Lockerbie bombing: suspect in Pan Am flight 103 disaster appears in US court - charges and next hearing date

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Abu Agila Mohammad Mas’ud Kheir Al-Marimi is alleged to be the ‘third conspirator’ behind the downing of Pan Am flight 103 in 1988

One of Libya’s rival prime ministers has called for the release of the man accused of making the bomb that downed Pan Am Flight 103 over Lockerbie in 1988 killing 270 people after he surfaced in US custody earlier this week.

Abu Agila Mohammad Mas’ud Kheir Al-Marimi is accused of building the bomb and on Monday, the suspect appeared in a Washington, DC, federal court, where he was charged with an act of international terrorism.

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US officials said on Sunday that Libyan Mas’ud, who allegedly worked as an intelligence agent for the country’s former dictator Muammar Gaddafi, had been detained, although is not clear how he was apprehended. In 2020, he was charged by the US Attorney General William Barr with being the third person involved in the terrorist attack.

At the time, he was said to be in Libyan custody and Barr said US authorities would work “arm in arm” with their Scottish counterparts. Barr said: “Let there be no mistake, no amount of time or distance will stop the US and our Scottish partners from pursuing justice in this case.”

Scottish authorities have said they will work with US counterparts to continue investigations to find those responsible for what happened to the New York-bound plane on 21 December, 1988. In 2001, Abdelbaset al-Megrahi was convicted of bombing Pan Am 103 after he stood trial at a specially convened Scottish court in the Netherlands.

He was jailed for life but later released on compassionate grounds by the Scottish government in 2009 after he was diagnosed with cancer. He died in Libya in 2012. Megrahi was the only man to be convicted over the attack, and always maintained his innocence.

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What happened in the court hearing?

In court on Monday, Mas’ud was asked to state his full name before complaining that he could not clearly hear the voice of the interpreter. Once he could follow proceedings, the charges were read out but he said through the interpreter: “I cannot talk before I see my attorney.”

Prosecutors say Mas’ud is charged with making the bomb that was placed on Pan Am flight 103 that exploded over Lockerbie, killing all 259 passengers and crew onboard, as well as 11 people on the ground four days before Christmas in 1988.

The reconstructed remains of Pan Am flight 103 (Photo by Peter Macdiarmid/Getty Images)The reconstructed remains of Pan Am flight 103 (Photo by Peter Macdiarmid/Getty Images)
The reconstructed remains of Pan Am flight 103 (Photo by Peter Macdiarmid/Getty Images) | Getty Images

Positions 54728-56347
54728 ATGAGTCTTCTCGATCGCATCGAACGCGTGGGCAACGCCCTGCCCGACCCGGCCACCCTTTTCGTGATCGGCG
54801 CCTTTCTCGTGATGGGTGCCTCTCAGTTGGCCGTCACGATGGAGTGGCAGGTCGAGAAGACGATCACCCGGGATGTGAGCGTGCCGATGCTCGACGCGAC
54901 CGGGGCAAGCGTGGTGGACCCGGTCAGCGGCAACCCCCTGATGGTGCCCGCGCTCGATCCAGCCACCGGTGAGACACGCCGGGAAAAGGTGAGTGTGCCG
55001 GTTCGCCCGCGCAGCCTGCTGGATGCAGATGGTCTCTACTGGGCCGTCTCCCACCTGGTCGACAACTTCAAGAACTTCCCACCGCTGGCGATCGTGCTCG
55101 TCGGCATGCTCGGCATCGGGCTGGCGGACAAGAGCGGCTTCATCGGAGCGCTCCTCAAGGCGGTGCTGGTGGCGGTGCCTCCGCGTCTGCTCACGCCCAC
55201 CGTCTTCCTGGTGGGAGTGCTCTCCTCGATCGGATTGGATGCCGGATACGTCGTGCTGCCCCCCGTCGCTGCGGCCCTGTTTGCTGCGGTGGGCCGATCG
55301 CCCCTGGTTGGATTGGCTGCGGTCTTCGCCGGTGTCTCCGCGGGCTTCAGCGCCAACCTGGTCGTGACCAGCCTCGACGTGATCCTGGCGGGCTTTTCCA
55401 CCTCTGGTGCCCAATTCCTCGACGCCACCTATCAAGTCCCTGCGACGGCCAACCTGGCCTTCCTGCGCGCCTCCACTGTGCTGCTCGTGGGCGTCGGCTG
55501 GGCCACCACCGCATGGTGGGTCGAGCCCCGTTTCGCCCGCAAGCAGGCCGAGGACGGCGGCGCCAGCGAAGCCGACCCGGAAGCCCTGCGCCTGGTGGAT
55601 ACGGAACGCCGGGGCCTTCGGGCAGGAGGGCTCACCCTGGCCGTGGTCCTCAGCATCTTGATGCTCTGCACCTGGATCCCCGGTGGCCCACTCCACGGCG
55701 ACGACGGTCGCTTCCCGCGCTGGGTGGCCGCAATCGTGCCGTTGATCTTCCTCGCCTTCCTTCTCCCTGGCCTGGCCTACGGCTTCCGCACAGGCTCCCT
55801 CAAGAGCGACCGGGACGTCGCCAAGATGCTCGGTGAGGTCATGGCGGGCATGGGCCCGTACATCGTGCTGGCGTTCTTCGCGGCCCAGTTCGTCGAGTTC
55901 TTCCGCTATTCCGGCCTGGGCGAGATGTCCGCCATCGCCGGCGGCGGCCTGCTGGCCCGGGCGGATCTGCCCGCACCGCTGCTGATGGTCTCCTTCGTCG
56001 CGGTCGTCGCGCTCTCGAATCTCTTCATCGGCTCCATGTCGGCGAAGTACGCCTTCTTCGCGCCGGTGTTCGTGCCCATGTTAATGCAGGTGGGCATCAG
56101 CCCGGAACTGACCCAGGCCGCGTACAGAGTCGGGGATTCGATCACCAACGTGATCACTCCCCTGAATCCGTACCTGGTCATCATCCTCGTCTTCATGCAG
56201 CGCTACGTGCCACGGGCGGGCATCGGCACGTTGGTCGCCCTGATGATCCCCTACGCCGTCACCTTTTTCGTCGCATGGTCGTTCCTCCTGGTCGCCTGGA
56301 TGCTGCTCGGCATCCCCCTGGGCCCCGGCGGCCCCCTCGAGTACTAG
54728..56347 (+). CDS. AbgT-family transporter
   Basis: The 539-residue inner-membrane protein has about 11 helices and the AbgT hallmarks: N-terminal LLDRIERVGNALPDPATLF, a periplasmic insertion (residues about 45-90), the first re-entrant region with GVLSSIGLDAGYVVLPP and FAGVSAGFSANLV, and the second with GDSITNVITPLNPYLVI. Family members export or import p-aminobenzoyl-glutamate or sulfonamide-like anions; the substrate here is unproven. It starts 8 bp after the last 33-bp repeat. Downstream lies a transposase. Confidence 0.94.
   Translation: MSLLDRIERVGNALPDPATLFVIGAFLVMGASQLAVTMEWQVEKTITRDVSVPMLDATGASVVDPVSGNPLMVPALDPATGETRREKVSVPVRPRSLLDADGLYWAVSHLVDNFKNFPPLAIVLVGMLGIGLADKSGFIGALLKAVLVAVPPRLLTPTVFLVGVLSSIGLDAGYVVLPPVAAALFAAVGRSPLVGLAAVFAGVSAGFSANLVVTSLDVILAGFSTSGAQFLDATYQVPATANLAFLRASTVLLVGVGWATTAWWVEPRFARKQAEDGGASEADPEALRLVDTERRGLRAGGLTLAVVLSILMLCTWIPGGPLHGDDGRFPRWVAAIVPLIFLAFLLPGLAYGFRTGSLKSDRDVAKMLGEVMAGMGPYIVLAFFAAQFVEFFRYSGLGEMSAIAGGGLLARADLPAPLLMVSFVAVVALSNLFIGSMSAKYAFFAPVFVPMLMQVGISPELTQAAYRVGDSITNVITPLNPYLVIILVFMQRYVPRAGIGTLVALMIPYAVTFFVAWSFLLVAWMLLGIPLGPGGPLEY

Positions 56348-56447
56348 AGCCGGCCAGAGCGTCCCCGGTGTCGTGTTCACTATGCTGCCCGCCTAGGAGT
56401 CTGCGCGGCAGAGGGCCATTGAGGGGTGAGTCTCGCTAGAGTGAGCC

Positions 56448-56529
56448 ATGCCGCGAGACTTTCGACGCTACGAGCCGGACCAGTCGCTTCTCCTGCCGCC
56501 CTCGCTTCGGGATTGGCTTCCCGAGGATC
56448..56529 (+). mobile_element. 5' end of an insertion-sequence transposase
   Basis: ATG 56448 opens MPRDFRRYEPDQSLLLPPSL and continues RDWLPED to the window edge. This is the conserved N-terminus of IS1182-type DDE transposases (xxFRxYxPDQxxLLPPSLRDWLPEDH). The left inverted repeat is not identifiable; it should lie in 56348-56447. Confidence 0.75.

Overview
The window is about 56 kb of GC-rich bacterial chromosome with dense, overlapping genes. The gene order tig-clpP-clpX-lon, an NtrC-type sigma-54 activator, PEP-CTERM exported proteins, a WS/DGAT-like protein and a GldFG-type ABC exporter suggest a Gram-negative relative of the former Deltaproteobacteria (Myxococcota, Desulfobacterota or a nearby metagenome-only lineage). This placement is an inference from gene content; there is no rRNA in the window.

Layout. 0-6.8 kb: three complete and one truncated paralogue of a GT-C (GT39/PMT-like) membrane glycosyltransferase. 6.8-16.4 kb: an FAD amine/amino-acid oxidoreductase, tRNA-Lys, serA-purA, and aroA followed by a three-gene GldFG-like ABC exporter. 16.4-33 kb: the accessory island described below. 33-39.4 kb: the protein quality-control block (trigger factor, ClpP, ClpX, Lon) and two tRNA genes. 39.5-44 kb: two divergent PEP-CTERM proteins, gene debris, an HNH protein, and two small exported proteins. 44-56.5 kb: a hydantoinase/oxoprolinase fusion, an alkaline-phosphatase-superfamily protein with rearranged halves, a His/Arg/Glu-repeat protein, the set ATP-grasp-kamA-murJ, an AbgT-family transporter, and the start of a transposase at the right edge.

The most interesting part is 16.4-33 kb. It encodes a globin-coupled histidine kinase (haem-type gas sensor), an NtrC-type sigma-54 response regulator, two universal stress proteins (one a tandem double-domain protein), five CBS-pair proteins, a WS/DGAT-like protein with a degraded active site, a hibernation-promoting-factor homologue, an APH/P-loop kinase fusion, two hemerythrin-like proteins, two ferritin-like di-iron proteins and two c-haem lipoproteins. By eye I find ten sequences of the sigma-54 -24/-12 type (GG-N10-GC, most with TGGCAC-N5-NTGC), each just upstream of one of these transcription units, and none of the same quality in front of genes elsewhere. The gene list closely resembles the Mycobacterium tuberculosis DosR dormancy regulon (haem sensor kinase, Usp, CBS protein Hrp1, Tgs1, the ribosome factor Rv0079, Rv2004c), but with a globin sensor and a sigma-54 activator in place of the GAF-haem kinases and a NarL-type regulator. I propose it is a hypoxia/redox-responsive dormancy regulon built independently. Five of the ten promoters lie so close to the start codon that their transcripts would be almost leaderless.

He faces three charges, including two counts of destruction of an aircraft resulting in death, and a further count of destruction of a vehicle resulting in death.

Each of the charges are punishable by a sentence of up to life imprisonment, the death penalty or a fine of up to 250,000 US dollars. But US prosecutors told the court they would not pursue the death penalty because it was not constitutionally available at the time of the bombing. Mas’ud was remanded in custody pending a full detention hearing on 27 December.

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What has been said about Mas’ud’s arrest?

American authorities said Abu Agila Mohammad Mas’ud Kheir Al-Marimihad been arrested and would face trial in the United States. However, Fathi Bashagha, one of Libya’s rival prime ministers, told a local Libyan television channel as he was leaving a meeting of the country’s East-based parliament: “My question directed to the American administration is how…he reached Washington,”

“What we think is that he was kidnapped. Of course, this is outside the legal, judicial and legitimacy framework, and this is something I reject and do not recognise. At all.”

Torn by civil war since 2011, Libya is divided between two rival governments, each backed by international patrons and numerous armed militias on the ground. One is based in Tripoli, and the other, headed by Mr Bashagha, is based in Sirte with a parliament in the eastern city of Tobruk.

American authorities in December 2020 announced charges against Mas’ud, who was in Libyan custody at the time. US officials did not say how Mas’ud came to be taken into US custody, but late last month local Libyan media reported that Mas’ud had been kidnapped by armed men on 16 November from his residence in Tripoli.

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Is Mas’ud facing proceedings in Scotland?

The Lord Advocate has said Mas’ud is not currently facing criminal proceedings in Scotland. Scotland’s top law officer Dorothy Bain KC told MSPs in Holyrood that the arrest of Mas’ud from Libya had been “lawful”. The Lord Advocate was asked by Tory MSP Jamie Greene to confirm where Scottish prosecutors would be looking to take action against the accused.

Ms Bain responded: “This is a joint investigation with American and Scottish prosecutors and law enforcement working together as they have done for the last 34 years. There are no current criminal proceedings in Scotland against Mr Mas’ud. I acknowledge that there are mixed views amongst the families about this development.

“The US and Scotland share criminal jurisdiction for the terrorist attack but it was clearly an attack against the United States. The bomb was targeted against a US plane en route to New York with 190 US citizens on board. Until the events of September 11, this was the deadliest terrorist attack on the United States.” But she said, “Scottish prosecutors and law enforcers stand ready to afford all co-operation” to their US counterparts.”